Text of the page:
The Determinant of a Skew-Symmetric Matrix is Zero

Linear Algebra Problems and Solutions

Problem 473

Prove that the determinant of an $n\times n$ skew-symmetric matrix is zero if $n$ is odd.

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Definition (Skew-Symmetric)

A matrix $A$ is called skew-symmetric if $A^{\trans}=-A$.

Here $A^{\trans}$ is the transpose of $A$.


Properties of Determinants

We will use the following two properties of determinants of matrices.
For any $n\times n$ matrix $A$ and a scalar $c$, we have

  1. $\det(A)=\det(A^{\trans})$,
  2. $\det(cA)=c^n\det(A)$.

Main Part of the Proof

Suppose that $n$ is an odd integer and let $A$ be an $n \times n$ skew-symmetric matrix.
Thus, we have
\[A^{\trans}=-A\] by definition of skew-symmetric.

Then we have
\det(A)&=\det(A^{\trans}) && \text{by property 1}\\
&=\det(-A) && \text{since $A$ is skew-symmetric}\\
&=(-1)^n\det(A) && \text{by property 2}\\
&=-\det(A) && \text{since $n$ is odd}.

Therefore, it yields that $2\det(A)=0$, and hence $\det(A)=0$.


The result implies that every odd degree skew-symmetric matrix is not invertible, or equivalently singular.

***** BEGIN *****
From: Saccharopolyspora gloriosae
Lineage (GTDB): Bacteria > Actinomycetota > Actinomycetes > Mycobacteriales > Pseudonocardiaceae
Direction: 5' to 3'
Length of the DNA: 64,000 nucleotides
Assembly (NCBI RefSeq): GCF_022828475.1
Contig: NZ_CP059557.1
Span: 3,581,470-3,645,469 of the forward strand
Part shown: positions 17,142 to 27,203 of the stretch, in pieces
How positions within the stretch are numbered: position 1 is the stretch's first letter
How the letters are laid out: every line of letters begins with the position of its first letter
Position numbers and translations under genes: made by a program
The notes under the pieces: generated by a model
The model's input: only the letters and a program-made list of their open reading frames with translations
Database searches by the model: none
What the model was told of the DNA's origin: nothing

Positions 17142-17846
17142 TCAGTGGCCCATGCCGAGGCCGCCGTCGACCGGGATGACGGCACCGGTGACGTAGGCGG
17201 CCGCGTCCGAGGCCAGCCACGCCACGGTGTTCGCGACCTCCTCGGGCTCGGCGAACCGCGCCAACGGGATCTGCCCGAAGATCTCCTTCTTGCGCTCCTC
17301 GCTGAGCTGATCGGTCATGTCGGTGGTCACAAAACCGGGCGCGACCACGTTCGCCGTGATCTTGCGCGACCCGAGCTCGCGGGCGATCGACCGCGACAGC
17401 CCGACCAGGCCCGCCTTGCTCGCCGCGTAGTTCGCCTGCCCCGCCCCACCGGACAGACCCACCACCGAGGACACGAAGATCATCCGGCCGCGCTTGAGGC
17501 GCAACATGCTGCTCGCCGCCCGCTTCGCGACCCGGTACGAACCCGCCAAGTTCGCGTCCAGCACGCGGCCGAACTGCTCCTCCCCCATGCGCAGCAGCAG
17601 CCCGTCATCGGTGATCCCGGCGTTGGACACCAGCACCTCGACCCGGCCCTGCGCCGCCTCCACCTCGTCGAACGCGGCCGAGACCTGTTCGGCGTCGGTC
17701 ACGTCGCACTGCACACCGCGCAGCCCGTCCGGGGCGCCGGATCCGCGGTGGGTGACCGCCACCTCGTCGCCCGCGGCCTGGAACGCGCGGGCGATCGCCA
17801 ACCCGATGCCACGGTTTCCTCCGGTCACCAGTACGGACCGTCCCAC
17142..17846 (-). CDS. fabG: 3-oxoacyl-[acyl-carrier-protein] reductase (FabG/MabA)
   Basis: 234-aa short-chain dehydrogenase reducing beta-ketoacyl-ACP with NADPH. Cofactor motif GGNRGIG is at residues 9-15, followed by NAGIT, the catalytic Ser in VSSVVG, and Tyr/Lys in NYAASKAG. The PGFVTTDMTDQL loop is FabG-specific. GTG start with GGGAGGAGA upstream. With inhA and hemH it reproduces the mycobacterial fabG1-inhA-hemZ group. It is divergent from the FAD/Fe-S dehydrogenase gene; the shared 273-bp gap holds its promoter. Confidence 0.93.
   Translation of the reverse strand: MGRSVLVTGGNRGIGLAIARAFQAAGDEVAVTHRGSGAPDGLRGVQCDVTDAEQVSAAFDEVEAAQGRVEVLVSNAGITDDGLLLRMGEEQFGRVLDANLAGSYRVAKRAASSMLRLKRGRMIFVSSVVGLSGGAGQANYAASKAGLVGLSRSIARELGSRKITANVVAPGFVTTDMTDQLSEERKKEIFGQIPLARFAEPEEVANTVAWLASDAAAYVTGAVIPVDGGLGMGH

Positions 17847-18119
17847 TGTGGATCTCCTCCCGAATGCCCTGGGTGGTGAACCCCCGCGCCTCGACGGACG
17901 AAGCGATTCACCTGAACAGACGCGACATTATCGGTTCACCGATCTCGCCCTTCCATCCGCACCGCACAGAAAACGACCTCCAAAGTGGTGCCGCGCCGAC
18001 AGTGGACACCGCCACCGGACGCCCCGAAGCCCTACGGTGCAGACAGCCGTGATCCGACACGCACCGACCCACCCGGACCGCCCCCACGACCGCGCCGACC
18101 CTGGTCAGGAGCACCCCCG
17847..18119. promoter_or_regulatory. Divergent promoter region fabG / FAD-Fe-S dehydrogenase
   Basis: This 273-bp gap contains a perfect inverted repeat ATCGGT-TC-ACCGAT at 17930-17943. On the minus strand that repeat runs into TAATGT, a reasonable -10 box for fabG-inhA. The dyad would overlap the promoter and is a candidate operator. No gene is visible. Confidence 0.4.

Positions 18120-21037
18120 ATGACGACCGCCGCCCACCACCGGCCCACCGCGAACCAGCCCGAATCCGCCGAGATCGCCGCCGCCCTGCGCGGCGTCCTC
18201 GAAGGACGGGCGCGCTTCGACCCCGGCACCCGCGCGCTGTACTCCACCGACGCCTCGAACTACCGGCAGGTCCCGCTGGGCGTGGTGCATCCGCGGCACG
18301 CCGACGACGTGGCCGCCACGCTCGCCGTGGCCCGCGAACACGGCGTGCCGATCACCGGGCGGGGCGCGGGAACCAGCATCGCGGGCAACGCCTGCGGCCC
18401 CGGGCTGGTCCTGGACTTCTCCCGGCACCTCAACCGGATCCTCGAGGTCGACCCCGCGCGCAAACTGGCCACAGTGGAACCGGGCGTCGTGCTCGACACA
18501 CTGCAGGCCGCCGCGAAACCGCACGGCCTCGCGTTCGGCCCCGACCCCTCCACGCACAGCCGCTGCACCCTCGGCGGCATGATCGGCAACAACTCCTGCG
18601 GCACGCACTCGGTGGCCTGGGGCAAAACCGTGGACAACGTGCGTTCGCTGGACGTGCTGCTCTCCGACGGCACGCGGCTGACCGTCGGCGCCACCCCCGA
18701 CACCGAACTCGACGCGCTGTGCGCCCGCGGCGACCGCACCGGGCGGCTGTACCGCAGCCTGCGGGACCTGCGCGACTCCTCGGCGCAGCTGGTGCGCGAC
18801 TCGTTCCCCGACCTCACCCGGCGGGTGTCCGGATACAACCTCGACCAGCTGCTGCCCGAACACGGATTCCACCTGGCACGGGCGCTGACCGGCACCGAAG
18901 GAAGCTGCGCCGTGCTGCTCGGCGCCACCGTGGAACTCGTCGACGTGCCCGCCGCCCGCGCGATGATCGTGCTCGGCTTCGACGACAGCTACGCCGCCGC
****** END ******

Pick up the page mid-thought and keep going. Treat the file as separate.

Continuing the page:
Also, this means that each odd degree skew-symmetric matrix has the eigenvalue $0$.

Related Question.

The eigenvalues of a real skew-symmetric matrices are of the special form as in the next problem.

Problem. (a) Prove that each eigenvalue of the real skew-symmetric matrix $A$ is either $0$ or a purely imaginary number.
(b) Prove that the rank of $A$ is even.

For a proof, see the post “Eigenvalues of Real Skew-Symmetric Matrix are Zero or Purely Imaginary and the Rank is Even“.

More Problems about Determinants

Additional problems about determinants of matrices are gathered on the following page:

Determinants of Matrices

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1 Response

  1. 06/23/2017

    […] For a proof, check out the post “The Determinant of a Skew-Symmetric Matrix is Zero“. […]

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